Microsoft Makes Upgrading Windows 10 Faster

Apps and Software

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Here’s good news to all Windows 10 users -- Microsoft is promising a 63-percent reduction in user downtime from 2017 levels in future upgrade releases for Windows 10, according to Gregg Keizer, reporting for ComputerWorld.

To realize such a big reduction, portions of the upgrade process done during the offline phase were moved to the online phase, according to Joseph Conway, Microsoft’s senior program manager for upgrade technologies. The online mode represents the period when the computer can still be used even if the upgrade has already started. On the other hand, the offline mode is the phase when the computer can no longer be used during the upgrade process.  

Conway said it will take a lot longer to complete the online portion but it will not be noticeable to most users. The setup processes will also run at a low priority so as not to degrade battery or system performance.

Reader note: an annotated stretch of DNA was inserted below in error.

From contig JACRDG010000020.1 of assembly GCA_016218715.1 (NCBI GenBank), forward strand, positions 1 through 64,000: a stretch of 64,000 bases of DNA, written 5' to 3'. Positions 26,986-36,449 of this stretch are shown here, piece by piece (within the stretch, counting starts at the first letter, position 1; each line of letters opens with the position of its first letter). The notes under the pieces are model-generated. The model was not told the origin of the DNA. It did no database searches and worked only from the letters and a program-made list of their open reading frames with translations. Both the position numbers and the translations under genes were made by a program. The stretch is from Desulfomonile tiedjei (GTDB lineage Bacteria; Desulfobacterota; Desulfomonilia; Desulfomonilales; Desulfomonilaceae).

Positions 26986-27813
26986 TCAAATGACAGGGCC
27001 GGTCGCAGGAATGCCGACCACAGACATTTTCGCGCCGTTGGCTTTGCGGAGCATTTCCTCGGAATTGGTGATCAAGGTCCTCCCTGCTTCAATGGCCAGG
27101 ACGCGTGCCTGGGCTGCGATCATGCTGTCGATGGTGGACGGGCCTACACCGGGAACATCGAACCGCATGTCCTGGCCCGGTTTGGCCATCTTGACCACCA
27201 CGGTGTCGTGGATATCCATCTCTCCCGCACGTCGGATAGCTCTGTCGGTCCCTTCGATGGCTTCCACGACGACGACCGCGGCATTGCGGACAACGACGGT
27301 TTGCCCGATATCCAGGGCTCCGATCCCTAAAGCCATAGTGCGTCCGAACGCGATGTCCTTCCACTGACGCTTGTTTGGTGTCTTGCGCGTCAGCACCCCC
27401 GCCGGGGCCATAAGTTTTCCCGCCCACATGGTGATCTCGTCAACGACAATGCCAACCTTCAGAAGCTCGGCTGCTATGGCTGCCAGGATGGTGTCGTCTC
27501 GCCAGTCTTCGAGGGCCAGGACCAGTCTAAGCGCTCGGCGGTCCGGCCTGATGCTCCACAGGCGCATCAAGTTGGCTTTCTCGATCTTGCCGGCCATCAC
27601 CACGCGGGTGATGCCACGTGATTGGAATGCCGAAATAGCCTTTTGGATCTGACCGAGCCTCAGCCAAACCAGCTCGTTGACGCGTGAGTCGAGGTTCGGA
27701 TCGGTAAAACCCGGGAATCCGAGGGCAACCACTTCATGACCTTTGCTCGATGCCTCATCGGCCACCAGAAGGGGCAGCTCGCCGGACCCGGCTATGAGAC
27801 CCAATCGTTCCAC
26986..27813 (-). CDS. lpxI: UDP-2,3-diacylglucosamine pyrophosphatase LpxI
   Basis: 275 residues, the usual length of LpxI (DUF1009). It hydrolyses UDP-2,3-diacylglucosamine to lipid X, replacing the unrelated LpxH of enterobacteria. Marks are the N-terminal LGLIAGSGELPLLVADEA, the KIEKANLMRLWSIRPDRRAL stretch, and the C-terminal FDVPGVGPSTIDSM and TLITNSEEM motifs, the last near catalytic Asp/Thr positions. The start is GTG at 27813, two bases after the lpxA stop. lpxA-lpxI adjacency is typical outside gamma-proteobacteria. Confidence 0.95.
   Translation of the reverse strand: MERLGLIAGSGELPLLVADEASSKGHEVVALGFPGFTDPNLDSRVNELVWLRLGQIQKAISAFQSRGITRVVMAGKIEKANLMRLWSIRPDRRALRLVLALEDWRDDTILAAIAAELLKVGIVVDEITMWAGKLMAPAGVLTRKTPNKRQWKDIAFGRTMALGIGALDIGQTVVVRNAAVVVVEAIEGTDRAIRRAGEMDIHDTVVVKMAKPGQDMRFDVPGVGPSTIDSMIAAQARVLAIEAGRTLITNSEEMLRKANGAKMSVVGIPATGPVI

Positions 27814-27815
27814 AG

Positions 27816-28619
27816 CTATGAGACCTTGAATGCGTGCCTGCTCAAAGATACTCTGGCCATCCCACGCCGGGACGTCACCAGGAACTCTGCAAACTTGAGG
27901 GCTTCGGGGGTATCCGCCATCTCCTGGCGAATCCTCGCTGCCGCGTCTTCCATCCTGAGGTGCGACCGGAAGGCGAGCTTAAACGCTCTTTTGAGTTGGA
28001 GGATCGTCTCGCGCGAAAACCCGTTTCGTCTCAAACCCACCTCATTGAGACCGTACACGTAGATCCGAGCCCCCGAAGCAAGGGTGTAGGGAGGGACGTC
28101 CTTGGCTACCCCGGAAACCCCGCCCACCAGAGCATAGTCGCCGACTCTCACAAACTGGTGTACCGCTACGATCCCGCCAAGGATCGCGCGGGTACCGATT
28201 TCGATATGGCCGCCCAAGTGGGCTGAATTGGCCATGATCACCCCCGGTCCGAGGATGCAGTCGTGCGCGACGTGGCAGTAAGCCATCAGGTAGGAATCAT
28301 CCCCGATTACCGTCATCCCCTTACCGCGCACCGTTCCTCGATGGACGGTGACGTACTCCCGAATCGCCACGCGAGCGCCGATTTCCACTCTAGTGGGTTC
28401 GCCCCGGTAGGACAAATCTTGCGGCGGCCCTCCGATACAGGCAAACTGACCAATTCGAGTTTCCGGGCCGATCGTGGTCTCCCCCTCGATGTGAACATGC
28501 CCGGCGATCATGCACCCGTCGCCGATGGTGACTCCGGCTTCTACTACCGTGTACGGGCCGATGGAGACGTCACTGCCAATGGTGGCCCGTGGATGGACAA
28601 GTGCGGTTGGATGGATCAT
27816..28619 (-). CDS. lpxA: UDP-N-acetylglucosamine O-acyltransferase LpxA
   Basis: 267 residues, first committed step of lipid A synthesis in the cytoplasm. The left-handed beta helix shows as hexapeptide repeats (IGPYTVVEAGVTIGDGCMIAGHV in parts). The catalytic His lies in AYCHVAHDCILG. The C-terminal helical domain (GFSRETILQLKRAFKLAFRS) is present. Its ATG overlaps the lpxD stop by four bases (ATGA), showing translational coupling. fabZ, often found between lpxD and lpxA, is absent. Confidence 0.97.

The offline part is what most Windows 10 users are familiar with, being the source of their aggravation when they cannot work. It is also the bane of Microsoft being the cause of the majority of complaints about the time it takes to process a feature upgrade.

Previously, it took an average of 83 minutes of offline time in completing the upgrade for Windows 10 1703, which went down to 51 minutes for the 1709 upgrade. The average downtime is expected to go down to 30 minutes for the 1803 upgrade, which Microsoft will roll out in early April 2018.

A reduction in offline time can be crucial to some organizations such as hospitals, which have workstations that are being used 24 hours a day. They and their patients just cannot afford to wait for an hour and a half just to let a feature upgrade complete itself.